Researchers at the Perelman School of Medicine at the University of Pennsylvania and the University of Pennsylvania School of Nursing linked seventh-grade reading among 12,339 girls (average age 11.9 years) enrolled in Philadelphia Public Schools to subsequent live birth records between 1996-2002. . . . girls with a less-than-average reading skill were 2.5 times more likely to have a child in their teen years compared with those with average reading skill. Twenty-one percent and three percent of girls with below-average reading skill had either one or two (or more) live births respectively during the six-year assessment period. Meanwhile, 12 percent and 1 percent of girls with average reading skill and 5 percent and 0.4 percent with above average reading skill had such births.
The study also assessed racial disparities in literacy as a contributor to teen child bearing. Hispanic and African American girls were overrepresented in the below-average reading skill group. In addition, the effect of low literacy on risk of teenage parenting was stronger in Hispanic and African American girls than those who self identified as White. The researchers point out that poor reading skills in early grades are difficult to overcome and predictive of subsequent decisions to drop out of formal education.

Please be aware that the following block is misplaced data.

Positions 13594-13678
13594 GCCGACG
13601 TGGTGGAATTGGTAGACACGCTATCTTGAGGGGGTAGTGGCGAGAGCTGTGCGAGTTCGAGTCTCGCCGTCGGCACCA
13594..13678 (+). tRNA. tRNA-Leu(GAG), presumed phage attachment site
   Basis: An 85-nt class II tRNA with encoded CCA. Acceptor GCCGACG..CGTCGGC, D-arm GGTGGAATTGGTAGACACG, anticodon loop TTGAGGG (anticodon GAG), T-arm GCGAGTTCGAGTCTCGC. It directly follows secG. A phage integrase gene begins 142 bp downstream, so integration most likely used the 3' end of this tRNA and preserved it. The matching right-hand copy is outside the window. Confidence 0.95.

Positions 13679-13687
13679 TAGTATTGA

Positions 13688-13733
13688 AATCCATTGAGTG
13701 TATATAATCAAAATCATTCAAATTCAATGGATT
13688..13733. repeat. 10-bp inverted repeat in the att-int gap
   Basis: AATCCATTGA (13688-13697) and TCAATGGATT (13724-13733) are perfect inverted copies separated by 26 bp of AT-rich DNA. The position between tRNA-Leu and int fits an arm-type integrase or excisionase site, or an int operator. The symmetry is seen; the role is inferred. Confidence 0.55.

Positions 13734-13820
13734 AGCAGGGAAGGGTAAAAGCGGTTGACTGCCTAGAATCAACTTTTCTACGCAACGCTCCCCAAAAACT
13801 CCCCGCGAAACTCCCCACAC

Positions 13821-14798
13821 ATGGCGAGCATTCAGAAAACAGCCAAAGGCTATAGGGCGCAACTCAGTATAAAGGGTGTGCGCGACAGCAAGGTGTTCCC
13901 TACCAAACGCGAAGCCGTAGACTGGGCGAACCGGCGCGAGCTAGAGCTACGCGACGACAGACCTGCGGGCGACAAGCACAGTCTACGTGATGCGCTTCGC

From here, citing American Public Health Association (APHA) (2012, October 31). "Pre-teen literacy a strong predictor of pregnancy in U.S. teens."
It is worth noting, however, that U.S. teen pregnancies are currently near all time lows and have declined materially scine the 1996-2002 time period that was studied. It is also worth noting that while literacy is an important factor in the determining the likelihood that a Philadelphia Public Schools teenager will get pregnant, that one in twenty teenage girls with above average reading skills in the Philadelphia Public Schools got pregnant and had a child.
The article cited doesn't discuss the plausible possibility that lower frequencies of live births might be due to higher abortion rates among more literate teenage girls. But, there is evidence from sources other than those discussed in the study that suggest that this isn't actually happening, or at least that it is not happening to a great enough extent to alter the conclusion that literacy drives teenage birth rates mostly by having an effect via the number of unplanned pregnancies, rather than mostly due to the percentage of pregnant teenagers who choose to get abortions.